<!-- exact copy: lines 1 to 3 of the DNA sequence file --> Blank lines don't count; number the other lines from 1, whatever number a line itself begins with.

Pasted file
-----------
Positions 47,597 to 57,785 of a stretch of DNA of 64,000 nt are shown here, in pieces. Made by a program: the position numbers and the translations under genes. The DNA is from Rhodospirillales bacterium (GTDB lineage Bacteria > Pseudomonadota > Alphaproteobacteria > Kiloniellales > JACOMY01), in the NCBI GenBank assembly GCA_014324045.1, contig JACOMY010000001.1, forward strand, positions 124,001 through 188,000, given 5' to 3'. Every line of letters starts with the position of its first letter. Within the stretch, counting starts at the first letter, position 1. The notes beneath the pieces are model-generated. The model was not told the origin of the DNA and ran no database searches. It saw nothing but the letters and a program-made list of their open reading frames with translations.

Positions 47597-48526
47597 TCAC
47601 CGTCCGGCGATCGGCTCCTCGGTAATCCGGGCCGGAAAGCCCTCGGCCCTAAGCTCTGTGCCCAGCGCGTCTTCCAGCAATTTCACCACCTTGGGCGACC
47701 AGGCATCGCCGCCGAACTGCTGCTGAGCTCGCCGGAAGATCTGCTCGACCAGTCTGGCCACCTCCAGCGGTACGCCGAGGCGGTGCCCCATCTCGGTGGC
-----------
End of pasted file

Positions 47,597 to 57,785 of a stretch of DNA of 64,000 nt are shown here, in pieces. Made by a program: the position numbers and the translations under genes. The DNA is from Rhodospirillales bacterium (GTDB lineage Bacteria > Pseudomonadota > Alphaproteobacteria > Kiloniellales > JACOMY01), in the NCBI GenBank assembly GCA_014324045.1, contig JACOMY010000001.1, forward strand, positions 124,001 through 188,000, given 5' to 3'. Every line of letters starts with the position of its first letter. Within the stretch, counting starts at the first letter, position 1. The notes beneath the pieces are model-generated. The model was not told the origin of the DNA and ran no database searches. It saw nothing but the letters and a program-made list of their open reading frames with translations.

Positions 47597-48526
47597 TCAC